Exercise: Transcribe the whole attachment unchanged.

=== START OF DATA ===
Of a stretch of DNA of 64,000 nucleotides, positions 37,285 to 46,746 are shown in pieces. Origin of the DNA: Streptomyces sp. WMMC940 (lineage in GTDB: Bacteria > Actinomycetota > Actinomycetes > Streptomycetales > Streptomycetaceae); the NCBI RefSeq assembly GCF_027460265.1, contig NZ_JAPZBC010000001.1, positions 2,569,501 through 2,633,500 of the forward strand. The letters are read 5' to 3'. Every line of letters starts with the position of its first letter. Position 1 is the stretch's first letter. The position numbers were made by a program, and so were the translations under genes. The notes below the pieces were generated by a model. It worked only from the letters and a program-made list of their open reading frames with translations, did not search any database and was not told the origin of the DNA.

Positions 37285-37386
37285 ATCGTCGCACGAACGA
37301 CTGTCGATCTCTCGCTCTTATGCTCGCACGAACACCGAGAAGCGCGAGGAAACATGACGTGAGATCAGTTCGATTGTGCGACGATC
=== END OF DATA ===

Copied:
Of a stretch of DNA of 64,000 nucleotides, positions 37,285 to 46,746 are shown in pieces. Origin of the DNA: Streptomyces sp. WMMC940 (lineage in GTDB: Bacteria > Actinomycetota > Actinomycetes > Streptomycetales > Streptomycetaceae); the NCBI RefSeq assembly GCF_027460265.1, contig NZ_JAPZBC010000001.1, positions 2,569,501 through 2,633,500 of the forward strand. The letters are read 5' to 3'. Every line of letters starts with the position of its first letter. Position 1 is the stretch's first letter. The position numbers were made by a program, and so were the translations under genes. The notes below the pieces were generated by a model. It worked only from the letters and a program-made list of their open reading frames with translations, did not search any database and was not told the origin of the DNA.

Positions 37285-37386
37285 ATCGTCGCACGAACGA
37301 CTGTCGATCTCTCGCTCTTATGCTCGCACGAACACCGAGAAGCGCGAGGAAACATGACGTGAGATCAGTTCGATTGTGCGACGATC